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Judge blocks ICE from denying parole to asylum-seekers

A federal judge ordered the Trump administration today to change its blanket policy of locking up people lawfully seeking asylum in the United States as a lawsuit filed by the SPLC and the American Civil Liberties Union of Louisiana makes its way through the federal courts.

The preliminary injunction issued by U.S. District Judge James E. Boasberg means the Department of Homeland Security (DHS) and the Immigration and Customs Enforcement (ICE) field office in New Orleans must restore procedures for detained asylum-seekers to seek release through a process known as parole.

“Today’s ruling is a victory for asylum-seekers the United States has cruelly locked away and forgotten about,” said Luz Lopez, SPLC senior supervising attorney. “As early as 2017, our clients have languished in abhorrent detention centers hidden from the public eye, with no legal recourse. This ruling makes it clear that DHS and ICE must follow our nation’s immigration laws and respect the U.S. Constitution.”

Parole approvals have dropped sharply under President Trump. Fewer than 10 years ago, roughly 90 percent of such asylum seekers were released. At the New Orleans ICE Field Office, which is responsible for detained asylum-seekers across several Southeastern states, parole was granted in just two of 130 cases in 2018. Currently, the number of paroles granted in 2019 is down to zero.

The lawsuit was filed on behalf of 12 named plaintiffs who, like hundreds of other migrants, sought asylum at official U.S. points of entry in compliance with federal law and then were confined and sent to remote prisons in Louisiana, Mississippi and Alabama.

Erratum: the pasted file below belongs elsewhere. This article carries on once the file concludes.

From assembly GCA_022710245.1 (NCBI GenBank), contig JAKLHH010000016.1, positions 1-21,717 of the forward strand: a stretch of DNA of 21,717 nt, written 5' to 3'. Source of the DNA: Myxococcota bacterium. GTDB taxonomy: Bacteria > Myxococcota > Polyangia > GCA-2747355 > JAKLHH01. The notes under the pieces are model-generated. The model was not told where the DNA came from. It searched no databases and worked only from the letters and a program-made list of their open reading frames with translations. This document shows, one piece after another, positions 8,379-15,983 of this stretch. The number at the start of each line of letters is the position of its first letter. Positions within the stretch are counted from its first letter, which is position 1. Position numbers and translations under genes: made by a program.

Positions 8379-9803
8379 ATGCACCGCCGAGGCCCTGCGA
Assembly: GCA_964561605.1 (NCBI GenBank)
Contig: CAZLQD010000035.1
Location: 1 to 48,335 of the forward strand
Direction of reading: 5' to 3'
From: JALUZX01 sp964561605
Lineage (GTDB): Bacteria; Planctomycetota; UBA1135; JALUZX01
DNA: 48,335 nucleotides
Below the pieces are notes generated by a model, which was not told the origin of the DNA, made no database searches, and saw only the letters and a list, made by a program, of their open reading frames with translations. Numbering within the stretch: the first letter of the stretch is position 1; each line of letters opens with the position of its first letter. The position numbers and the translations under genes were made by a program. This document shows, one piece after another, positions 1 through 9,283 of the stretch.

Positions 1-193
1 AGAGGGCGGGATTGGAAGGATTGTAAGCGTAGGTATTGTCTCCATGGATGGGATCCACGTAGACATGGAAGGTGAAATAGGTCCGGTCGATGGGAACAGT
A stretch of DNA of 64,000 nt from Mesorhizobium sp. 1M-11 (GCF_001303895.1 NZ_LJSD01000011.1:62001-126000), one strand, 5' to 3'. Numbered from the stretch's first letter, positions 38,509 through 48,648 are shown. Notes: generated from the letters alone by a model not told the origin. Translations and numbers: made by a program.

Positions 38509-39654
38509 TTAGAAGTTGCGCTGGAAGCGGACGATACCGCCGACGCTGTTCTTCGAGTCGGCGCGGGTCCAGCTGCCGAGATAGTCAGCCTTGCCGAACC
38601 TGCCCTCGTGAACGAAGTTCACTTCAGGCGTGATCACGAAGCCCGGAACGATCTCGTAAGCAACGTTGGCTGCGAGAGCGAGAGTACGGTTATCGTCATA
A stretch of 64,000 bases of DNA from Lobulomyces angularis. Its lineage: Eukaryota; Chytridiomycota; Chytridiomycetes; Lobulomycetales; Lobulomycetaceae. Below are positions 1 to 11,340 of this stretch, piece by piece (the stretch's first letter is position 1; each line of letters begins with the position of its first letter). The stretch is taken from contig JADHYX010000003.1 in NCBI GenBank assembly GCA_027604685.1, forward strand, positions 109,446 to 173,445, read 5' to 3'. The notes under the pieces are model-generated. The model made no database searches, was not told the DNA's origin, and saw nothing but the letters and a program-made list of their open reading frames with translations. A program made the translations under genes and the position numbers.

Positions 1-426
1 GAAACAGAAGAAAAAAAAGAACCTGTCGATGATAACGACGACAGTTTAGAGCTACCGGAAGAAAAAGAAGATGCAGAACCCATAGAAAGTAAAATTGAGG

ICE, the DHS agency in charge of detaining or releasing the migrants, has denied parole across the board – even when people have solid asylum cases and satisfy the legal requirements. ICE policy requires that asylum-seekers be released provided they establish their identity and show they are not a danger or flight risk, according to the lawsuit. Parole is the plaintiffs’ only legal recourse for release, since the law does not currently entitle them to seek release before an immigration judge.

The lawsuit also highlights the cruel treatment within the nation’s immigrant detention centers. It notes how the facilities, essentially immigration prisons frequently operated by for-profit companies, engaged in excessive use of solitary confinement and failed to provide adequate health care.

“The denial of parole to lawful asylum seekers underscores the brutality of our immigration system,” said ACLU of Louisiana staff attorney Bruce Hamilton. “Our clients have endured dehumanizing treatment – from excessive solitary confinement to inadequate health care – all the while with virtually no hope of release.”

One of the plaintiffs, identified as “R.O.P.” in the complaint, is a physician who fled Cuba because authorities demanded that he harm patients for political reasons. He’s among more than 100 Cuban men detained in remote Louisiana immigration prisons.

R.O.P. sought asylum at an official U.S. point of entry in Laredo, Texas, in July 2018. He was confined to an immigration prison overseen by the New Orleans ICE Field Office. He passed the interview given to asylum-seekers to determine whether their fear of harm in their country is credible. He also submitted evidence that he is not a danger to the public, along with a sponsor letter from his fiancée, a U.S. citizen.

Nevertheless, he was denied parole. He has spent nearly a year in detention. Others have been locked up for more than two years.

With parole access restored, attorneys with the SPLC and ACLU will now be able to fight for their clients’ release. “The court confirmed today that asylum-seekers who follow the law have the right to seek release on parole from ICE,” said  SPLC Southeast Immigrant Freedom Initiative Director Laura Rivera. “Now, we look forward to working with community members to provide knowledge about how to submit parole applications. ICE must be held to its burden of giving meaningful consideration for detained people’s request for parole.” 


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